This will be the final piece on the basics of Text Analytics. I’ve covered the basics of categorization/classification, sentiment analysis and finally I’ll spend some time on entity extraction.
As I posted in Part 2, entity extraction is simply the process of extracting well understood types of proper nouns (People, Companies, Places,for example) from a block of text and labeling them with their appropriate type (John Smith as a person, for example). But what makes entity extraction useful is not necessarily the “what” that is extracted, but the way you then take that information and work to create new libraries of information, or how you append the information to create a better search solution or application. So, think of it this way. Within a document is a bunch of text that can be parsed based on grammar so you have nouns, verbs, adjectives, pronouns, etc.
Without going too deep into the process of parsing out this information, text analytics is able to identify pieces of the text that you may not have known existed within the documents (or blogs or whatever your source may be). By recognizing people, companies, places and even themes, you are able to find the value within the information without having to know what you were looking for in the first place.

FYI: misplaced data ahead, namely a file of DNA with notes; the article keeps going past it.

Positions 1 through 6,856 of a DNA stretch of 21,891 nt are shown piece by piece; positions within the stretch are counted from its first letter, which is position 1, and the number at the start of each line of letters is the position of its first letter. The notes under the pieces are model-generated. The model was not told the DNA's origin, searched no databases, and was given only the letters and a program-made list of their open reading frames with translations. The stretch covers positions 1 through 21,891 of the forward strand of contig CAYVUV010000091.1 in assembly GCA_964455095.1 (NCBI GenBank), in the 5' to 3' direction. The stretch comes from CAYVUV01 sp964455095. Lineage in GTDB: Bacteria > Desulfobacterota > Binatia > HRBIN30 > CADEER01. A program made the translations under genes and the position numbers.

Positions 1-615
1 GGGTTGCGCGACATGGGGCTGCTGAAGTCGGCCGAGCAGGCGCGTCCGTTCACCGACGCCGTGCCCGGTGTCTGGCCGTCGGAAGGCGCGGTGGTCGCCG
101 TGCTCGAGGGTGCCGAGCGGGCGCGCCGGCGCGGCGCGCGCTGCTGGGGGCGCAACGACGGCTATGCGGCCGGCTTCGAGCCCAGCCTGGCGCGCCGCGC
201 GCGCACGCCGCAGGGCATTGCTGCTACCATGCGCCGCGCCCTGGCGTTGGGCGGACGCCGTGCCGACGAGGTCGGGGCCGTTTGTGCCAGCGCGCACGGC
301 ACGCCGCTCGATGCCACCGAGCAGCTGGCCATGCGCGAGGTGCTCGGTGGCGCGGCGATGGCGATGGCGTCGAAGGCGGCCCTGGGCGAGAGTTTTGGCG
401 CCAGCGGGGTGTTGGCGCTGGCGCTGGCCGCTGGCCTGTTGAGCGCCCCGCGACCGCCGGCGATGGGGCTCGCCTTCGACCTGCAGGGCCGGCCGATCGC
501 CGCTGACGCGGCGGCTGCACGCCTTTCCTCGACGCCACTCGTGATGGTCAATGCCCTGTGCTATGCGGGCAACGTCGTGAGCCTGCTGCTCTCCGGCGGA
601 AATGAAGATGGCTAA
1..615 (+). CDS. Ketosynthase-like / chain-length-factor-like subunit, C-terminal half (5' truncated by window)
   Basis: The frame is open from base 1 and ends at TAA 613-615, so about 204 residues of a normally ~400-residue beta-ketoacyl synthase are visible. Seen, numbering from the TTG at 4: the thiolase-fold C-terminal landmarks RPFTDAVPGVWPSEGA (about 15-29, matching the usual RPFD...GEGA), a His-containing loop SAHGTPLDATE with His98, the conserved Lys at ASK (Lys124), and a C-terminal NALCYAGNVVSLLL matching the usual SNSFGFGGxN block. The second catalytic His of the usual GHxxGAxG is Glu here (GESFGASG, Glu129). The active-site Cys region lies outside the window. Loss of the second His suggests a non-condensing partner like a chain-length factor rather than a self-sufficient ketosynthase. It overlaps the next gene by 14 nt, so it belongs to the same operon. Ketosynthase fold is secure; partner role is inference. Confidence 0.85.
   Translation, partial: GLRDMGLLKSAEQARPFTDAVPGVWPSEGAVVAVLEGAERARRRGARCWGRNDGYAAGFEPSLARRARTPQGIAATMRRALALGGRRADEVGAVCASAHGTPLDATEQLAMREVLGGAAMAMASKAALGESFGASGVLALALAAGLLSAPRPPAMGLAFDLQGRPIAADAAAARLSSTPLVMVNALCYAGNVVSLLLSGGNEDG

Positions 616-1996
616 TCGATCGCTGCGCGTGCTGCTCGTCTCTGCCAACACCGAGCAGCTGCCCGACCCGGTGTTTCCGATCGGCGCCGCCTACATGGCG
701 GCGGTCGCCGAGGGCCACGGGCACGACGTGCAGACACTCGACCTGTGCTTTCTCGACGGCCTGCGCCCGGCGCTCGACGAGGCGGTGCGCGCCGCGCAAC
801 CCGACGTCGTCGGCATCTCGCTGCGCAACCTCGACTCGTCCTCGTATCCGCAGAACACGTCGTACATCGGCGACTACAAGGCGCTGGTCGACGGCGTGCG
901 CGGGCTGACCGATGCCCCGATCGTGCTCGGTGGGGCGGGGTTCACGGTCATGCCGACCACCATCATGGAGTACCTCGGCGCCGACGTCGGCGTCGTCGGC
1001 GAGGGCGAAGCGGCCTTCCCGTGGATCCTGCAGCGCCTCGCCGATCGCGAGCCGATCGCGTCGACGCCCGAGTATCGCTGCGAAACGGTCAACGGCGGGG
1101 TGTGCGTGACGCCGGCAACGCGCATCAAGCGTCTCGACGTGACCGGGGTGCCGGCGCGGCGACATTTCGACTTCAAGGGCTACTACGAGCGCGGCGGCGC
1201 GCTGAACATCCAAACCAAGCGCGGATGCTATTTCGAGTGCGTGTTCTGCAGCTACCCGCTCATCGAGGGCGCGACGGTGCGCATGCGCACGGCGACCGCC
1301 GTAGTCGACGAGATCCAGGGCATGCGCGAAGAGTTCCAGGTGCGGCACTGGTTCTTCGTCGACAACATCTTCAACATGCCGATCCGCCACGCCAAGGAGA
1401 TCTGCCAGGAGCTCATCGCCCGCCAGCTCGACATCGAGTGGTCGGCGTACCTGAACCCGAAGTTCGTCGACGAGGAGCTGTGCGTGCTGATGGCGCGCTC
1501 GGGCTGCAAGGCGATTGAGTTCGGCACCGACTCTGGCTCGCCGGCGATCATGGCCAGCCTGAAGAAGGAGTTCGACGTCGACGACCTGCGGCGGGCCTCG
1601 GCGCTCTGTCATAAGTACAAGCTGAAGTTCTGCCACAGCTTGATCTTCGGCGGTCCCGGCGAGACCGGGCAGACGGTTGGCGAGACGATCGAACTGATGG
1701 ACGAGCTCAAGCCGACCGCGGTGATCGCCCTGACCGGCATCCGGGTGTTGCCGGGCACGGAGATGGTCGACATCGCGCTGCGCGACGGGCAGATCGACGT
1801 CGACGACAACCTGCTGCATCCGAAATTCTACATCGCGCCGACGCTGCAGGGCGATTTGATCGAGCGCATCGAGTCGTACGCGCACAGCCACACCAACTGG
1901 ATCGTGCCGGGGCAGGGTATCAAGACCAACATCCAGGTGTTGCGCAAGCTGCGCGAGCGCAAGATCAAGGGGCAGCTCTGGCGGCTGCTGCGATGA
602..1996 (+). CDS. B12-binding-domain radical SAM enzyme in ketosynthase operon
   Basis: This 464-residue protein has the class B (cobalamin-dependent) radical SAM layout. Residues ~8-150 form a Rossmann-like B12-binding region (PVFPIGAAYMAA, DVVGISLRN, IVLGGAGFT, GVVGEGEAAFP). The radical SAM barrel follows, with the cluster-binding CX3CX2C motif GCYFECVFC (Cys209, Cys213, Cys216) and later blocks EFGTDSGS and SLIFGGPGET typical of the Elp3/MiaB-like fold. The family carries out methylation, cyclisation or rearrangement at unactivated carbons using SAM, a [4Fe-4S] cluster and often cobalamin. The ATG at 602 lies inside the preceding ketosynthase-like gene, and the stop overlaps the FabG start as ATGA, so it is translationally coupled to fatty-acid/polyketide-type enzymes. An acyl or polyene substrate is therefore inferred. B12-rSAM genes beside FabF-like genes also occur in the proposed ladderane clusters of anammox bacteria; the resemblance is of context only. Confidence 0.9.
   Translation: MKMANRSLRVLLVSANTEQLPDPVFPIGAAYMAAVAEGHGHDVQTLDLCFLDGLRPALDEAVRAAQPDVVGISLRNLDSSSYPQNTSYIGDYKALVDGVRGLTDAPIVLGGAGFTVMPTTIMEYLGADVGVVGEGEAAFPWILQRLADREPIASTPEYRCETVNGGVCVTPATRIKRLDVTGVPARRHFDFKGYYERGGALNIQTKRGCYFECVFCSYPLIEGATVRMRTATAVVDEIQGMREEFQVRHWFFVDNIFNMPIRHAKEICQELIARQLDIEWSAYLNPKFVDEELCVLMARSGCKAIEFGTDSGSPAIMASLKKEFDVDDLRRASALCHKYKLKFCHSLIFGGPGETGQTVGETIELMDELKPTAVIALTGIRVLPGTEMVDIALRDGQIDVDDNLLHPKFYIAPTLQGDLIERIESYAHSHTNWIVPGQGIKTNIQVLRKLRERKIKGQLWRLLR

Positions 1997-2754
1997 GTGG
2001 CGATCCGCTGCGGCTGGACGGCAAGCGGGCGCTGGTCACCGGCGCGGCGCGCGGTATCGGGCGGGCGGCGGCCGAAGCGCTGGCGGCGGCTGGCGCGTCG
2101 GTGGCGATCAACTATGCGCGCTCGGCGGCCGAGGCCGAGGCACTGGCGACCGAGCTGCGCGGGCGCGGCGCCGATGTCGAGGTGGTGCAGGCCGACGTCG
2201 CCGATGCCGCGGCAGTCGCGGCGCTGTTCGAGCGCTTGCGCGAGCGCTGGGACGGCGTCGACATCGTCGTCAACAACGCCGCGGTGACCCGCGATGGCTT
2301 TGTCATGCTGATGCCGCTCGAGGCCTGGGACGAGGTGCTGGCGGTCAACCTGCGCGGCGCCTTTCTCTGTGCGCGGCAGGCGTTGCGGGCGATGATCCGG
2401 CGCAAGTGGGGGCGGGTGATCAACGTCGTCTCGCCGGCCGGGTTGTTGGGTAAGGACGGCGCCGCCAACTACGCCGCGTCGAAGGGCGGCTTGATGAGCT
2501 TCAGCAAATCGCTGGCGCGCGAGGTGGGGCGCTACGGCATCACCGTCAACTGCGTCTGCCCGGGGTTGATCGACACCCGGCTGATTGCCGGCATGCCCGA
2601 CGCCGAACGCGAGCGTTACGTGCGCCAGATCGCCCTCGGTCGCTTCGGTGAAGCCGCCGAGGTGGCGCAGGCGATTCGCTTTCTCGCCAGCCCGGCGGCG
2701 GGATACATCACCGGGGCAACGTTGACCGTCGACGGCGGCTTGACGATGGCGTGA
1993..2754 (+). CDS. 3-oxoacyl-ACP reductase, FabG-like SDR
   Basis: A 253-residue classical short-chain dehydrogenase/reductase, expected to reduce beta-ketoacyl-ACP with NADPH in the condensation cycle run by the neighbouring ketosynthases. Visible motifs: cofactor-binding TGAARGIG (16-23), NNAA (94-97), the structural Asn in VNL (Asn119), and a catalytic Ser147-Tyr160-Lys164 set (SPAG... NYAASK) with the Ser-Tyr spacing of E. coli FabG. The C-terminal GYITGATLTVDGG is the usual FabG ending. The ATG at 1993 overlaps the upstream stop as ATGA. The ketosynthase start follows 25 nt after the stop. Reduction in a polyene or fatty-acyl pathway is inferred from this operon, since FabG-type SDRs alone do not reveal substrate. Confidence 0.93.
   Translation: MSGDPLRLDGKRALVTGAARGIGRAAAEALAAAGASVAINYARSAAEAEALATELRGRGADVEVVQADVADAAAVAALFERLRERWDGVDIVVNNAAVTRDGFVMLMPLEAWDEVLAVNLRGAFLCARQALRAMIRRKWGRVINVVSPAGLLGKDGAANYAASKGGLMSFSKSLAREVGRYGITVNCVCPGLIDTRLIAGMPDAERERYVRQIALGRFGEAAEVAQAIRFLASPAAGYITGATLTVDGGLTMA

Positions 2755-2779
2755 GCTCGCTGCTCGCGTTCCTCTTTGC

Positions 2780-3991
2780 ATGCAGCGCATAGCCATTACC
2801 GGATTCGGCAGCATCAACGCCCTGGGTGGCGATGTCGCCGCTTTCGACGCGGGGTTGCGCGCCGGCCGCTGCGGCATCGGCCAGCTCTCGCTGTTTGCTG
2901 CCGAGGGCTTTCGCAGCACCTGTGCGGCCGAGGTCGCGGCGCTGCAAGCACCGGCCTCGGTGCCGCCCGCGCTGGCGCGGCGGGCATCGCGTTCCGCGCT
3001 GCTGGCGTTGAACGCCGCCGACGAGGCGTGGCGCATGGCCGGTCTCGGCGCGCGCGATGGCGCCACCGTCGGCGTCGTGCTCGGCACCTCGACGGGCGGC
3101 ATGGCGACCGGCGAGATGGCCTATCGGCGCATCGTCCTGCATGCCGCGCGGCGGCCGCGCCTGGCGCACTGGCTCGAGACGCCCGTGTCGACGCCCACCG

We are working with The Financial Times Group on their Newssift site, which is the PERFECT example of how entity extraction can compliment a service or application. We provide them the ability for thematic extraction based on the corpus of data they have flowing into their system. So, in their case, when you start with a simple search based on keywords, you get a certain number of results for those keywords. What you also get is suggestions of ways to dig deeper into the content based on themes and other extracted information.
So the idea that text analytics can pull out that information is nice, but what you do with that information is what makes it really valuable. In Newssift’s case, they make a news site even more useful by offering up suggestions beyond the original search criteria. There is the power. As entity extraction techniques mature and improve, we should expect to see more creative and unique ways to analyze and process the data. Micro-blogging and messaging systems are changing the way we think about text and that will prove to be an influential factor in the text analytics space.